Victor Klemperer (1881-1960) was Professor of French Literature at Dresden University. As a Jew, he was removed from his university post in 1935, only surviving thanks to his marriage to an Aryan. From 1933 to 1935, Klemperer kept detailed diaries, which contain in note form some of the raw material for the German edition of "LTI: Lingua Tertii Imperii". First published in 1957, "The Language of the Third Reich" arose from Klemperer's conviction that the language of the Third Reich helped to create its culture. As Klemperer writes: 'It isn't only Nazi actions that have to vanish, but also the Nazi cast of mind, the typical Nazi way of thinking, and its breeding ground: the language of Nazism.' This brilliant book is by turns entertaining and profound, saddening and horrifying. It is deservedly one of the great twentieth-century studies of language and its engagement with history.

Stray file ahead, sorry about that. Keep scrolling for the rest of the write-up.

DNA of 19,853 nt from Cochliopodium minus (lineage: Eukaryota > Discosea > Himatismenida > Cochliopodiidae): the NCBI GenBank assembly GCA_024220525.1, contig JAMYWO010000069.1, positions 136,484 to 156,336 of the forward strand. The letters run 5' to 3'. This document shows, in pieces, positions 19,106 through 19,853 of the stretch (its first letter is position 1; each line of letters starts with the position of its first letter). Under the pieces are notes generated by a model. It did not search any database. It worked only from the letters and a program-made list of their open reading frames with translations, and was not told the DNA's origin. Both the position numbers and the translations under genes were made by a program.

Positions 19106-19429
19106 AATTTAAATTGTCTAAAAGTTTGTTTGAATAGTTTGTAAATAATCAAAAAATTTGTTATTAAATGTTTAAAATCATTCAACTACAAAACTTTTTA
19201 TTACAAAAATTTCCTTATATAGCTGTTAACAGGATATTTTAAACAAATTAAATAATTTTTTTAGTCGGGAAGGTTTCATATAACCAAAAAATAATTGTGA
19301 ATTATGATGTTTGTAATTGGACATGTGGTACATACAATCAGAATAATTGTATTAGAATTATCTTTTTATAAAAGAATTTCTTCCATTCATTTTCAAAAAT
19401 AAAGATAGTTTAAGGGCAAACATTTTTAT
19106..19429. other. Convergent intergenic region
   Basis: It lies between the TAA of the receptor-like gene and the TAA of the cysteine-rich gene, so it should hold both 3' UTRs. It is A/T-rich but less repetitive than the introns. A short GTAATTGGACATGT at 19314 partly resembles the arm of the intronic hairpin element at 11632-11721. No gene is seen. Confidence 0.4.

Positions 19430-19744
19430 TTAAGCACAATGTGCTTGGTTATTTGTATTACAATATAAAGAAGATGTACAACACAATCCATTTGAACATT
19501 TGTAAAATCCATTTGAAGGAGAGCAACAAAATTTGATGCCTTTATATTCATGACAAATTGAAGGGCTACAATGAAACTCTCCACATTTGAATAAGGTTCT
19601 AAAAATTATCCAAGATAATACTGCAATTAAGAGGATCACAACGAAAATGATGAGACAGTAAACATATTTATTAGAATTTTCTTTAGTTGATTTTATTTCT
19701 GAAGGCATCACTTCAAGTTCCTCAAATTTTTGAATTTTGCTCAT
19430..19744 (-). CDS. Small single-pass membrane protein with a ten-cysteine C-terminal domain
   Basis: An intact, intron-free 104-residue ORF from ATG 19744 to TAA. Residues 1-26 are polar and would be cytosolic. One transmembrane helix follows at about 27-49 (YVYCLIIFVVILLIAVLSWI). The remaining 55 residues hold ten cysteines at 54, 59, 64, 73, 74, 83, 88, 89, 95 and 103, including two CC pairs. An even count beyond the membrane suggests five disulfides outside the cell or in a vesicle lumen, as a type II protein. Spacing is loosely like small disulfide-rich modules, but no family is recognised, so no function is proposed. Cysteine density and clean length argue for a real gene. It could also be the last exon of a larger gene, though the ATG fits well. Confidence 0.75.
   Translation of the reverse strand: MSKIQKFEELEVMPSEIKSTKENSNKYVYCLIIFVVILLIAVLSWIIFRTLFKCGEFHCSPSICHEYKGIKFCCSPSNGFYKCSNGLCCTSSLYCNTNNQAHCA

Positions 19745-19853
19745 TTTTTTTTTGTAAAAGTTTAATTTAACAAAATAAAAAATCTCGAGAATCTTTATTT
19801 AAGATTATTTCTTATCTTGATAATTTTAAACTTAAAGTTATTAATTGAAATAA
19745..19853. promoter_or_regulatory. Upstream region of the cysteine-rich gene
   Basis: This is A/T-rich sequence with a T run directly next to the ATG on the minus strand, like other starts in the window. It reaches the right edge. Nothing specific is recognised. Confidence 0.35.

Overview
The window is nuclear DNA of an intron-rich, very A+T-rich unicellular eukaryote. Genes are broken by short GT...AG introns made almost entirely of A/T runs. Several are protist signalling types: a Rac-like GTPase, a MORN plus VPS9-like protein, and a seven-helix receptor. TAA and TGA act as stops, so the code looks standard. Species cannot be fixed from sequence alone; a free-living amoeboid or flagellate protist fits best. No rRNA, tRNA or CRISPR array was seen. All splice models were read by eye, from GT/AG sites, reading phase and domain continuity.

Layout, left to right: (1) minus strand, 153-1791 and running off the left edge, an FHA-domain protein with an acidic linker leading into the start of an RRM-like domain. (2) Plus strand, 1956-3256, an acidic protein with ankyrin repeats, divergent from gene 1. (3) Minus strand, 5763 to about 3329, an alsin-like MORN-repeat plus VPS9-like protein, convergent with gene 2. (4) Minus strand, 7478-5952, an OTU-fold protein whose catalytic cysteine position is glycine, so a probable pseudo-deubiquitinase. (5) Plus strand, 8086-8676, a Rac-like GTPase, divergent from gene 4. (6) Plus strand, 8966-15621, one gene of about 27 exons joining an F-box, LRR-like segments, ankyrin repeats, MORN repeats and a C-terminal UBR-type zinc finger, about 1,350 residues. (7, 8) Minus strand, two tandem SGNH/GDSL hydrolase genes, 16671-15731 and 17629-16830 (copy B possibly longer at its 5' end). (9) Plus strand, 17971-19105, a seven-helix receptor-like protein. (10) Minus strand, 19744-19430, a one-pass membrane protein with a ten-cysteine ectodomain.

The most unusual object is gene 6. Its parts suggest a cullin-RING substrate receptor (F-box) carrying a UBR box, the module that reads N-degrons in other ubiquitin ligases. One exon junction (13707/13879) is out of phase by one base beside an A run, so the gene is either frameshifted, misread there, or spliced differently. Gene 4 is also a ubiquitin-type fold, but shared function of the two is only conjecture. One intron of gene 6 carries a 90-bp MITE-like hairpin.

Victor Klemperer, a front-line veteran of the First World War, became Professor of French Literature at Dresden University. He was taken from his university in 1935 because he was Jewish, and only survived because of his marriage to an Aryan.
1. LTI; 2. Prelude; 3. Distinguishing feature: poverty; 4. Partenau; 5. From the diary of the first year; 6. The first three words of the Nazi language; 7. Aufziehen; 8. Ten years of fascism; 9. Fanatical; 10. Autochthonous writing; 11. Blurring the boundaries; 12. Punctuation; 13. Names; 14. Kohlenklau; 15. Knif; 16. On a single working day; 17. System versus organization; 18. I believe in him; 19. Personal pronouncements as an LTI as a revision book; 20. What remains?; 21. German roots; 22. A sunny Weltanschauung; 23. If two people do the same thing...; 24. Cafe Europa; 25. The star; 26. The Jewish war; 27. The Jewish spectacles; 28. The language of the victor; 29. Zion; 30. The curse of the superlative; 31. From the great movement forward...; 32. Boxing; 33. Gefolgschaft; 34. The one syllable; 35. Running hot and cold; 36. Putting the theory to the test.